Would Green Bay trade him within the NFC? Undoubtedly they would prefer not to, but they’d probably enjoy a Rodgers holdout from training camp and the regular season even less.

It only takes one buyer. So maybe Murphy could trade Rodgers back to the Washington franchise that he helped to a Super Bowl XVII victory on Jan. 30, 1983, as a defensive back who’d make first-team All-Pro the following fall.

After all, Murphy and the Packers have traded a “complicated” Super Bowl-winning quarterback before: Brett Favre.

Anyone who knows the Packers’ history, Rodgers included, knows that Green Bay should be the last franchise to talk when it comes to enabling complicated quarterbacks.

Favre was an all-time diva, constantly retiring and unretiring or delaying his decisions on upcoming seasons. Green Bay enabled it for years, keeping Rodgers on the bench from 2005-07.

But eventually the club said enough was enough and traded Favre at age 38 to the Jets in 2008, handing the ball to Rodgers, their 2005 first-round pick.

Now add the fact that Rodgers reportedly doesn’t want to play in Green Bay anymore.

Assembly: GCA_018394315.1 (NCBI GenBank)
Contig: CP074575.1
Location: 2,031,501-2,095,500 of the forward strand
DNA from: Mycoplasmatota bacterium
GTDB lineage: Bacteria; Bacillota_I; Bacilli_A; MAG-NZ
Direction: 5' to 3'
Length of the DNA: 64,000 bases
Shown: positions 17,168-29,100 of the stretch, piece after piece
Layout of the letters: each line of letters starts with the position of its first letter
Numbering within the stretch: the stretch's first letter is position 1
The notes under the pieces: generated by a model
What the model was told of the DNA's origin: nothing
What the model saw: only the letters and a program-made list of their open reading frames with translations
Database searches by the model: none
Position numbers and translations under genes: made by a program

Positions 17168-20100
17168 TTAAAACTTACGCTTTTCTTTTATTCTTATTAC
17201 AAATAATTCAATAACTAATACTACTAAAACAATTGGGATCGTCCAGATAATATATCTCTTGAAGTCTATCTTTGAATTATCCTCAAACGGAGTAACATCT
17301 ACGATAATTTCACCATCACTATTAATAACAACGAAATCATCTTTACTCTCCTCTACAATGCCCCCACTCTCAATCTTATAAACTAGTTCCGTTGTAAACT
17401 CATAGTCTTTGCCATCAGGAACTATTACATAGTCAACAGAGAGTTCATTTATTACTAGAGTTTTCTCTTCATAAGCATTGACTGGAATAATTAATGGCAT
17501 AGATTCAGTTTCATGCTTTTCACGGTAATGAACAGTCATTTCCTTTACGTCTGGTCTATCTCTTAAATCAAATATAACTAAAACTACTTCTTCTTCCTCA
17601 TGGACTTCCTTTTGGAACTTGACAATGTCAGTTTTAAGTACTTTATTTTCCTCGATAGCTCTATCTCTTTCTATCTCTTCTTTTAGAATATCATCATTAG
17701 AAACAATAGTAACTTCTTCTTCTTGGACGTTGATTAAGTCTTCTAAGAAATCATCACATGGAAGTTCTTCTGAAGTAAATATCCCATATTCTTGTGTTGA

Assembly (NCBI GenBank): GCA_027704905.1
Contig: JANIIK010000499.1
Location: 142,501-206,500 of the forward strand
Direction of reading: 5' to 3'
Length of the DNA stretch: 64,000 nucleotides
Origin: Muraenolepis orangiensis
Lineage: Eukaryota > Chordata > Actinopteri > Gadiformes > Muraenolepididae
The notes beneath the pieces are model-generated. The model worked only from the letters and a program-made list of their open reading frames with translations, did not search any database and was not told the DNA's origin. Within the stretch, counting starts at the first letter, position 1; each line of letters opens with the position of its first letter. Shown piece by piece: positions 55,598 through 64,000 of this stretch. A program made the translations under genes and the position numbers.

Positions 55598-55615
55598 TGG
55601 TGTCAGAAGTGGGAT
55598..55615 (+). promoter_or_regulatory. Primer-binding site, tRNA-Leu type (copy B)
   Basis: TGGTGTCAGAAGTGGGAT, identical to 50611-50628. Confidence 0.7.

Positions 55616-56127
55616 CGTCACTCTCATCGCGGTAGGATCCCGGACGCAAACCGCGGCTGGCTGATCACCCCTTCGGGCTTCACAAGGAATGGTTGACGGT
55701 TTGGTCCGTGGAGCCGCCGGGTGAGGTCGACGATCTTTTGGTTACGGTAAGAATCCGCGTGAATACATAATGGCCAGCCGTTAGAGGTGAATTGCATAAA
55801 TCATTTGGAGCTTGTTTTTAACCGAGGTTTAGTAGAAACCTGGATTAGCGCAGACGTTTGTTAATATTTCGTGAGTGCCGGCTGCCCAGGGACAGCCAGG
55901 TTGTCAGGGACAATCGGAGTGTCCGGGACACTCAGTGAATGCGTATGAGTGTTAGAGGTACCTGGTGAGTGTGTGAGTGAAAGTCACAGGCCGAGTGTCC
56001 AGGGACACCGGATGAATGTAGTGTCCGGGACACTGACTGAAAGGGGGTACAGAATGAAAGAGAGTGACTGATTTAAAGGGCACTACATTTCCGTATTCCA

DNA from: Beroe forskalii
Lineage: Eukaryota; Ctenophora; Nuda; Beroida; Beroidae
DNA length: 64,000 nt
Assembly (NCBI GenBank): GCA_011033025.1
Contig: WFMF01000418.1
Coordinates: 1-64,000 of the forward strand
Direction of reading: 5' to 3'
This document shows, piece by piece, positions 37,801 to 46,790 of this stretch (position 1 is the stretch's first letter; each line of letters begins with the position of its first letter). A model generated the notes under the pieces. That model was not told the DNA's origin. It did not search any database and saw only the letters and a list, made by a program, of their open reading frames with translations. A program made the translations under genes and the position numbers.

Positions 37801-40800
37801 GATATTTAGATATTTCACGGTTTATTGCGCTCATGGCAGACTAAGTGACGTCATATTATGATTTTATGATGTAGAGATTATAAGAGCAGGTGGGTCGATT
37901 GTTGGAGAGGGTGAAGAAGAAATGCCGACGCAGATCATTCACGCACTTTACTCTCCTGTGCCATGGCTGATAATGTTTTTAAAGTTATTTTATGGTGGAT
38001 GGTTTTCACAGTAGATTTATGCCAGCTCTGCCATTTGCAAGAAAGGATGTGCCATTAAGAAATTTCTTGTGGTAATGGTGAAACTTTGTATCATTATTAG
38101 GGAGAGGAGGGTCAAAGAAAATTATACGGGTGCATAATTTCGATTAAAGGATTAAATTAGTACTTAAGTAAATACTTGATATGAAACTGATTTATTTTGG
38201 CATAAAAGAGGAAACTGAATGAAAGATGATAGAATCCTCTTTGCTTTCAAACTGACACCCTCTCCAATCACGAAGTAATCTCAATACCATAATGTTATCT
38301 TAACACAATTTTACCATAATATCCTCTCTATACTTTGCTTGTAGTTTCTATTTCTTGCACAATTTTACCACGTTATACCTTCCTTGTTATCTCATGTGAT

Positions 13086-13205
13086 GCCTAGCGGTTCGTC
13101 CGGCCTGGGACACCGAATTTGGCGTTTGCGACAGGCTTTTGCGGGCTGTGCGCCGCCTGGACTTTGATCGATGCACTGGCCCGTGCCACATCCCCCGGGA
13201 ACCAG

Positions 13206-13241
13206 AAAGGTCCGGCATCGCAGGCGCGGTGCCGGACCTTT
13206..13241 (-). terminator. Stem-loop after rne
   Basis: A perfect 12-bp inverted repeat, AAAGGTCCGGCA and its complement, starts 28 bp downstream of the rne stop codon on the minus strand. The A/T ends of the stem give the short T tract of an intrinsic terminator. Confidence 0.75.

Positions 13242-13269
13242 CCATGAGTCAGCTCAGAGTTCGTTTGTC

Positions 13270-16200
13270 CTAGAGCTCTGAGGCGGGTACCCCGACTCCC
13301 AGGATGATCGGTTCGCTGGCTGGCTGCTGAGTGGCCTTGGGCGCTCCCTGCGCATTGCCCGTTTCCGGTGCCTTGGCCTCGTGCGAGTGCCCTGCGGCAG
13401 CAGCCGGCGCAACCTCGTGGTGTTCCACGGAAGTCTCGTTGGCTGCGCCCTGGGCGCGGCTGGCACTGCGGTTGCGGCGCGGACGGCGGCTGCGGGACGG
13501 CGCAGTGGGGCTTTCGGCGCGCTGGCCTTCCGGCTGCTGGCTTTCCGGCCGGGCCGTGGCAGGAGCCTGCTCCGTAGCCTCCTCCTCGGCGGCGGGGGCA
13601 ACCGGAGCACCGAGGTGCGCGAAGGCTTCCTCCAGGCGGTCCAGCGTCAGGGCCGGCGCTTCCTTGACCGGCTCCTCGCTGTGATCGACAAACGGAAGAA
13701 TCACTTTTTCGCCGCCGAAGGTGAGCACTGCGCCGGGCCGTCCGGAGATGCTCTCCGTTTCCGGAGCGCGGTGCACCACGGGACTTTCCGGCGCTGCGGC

Murphy has overseen the trade of a franchise icon before, and it isn’t a stretch to observe this escalating standoff and see Murphy doing so again.

Rodgers knows, as he told Pat McAfee in April, that “I may have thrown a wrench in some timelines that may have been thought about or desired.” He knows the Packers were moving on before he won his third MVP.

So it’s time for Green Bay to get maximum value in a deal and proceed with Love on a favorable QB rookie contract — unless, that is, they don’t think he can handle the job.

If they do trade Rodgers, it will mean that both Favre and Rodgers were traded coming off of home losses in NFC Championship games at Lambeau Field to the Giants and Buccaneers, respectively.

It will also be proof that sometimes relationships just run their course — especially the “complicated” ones.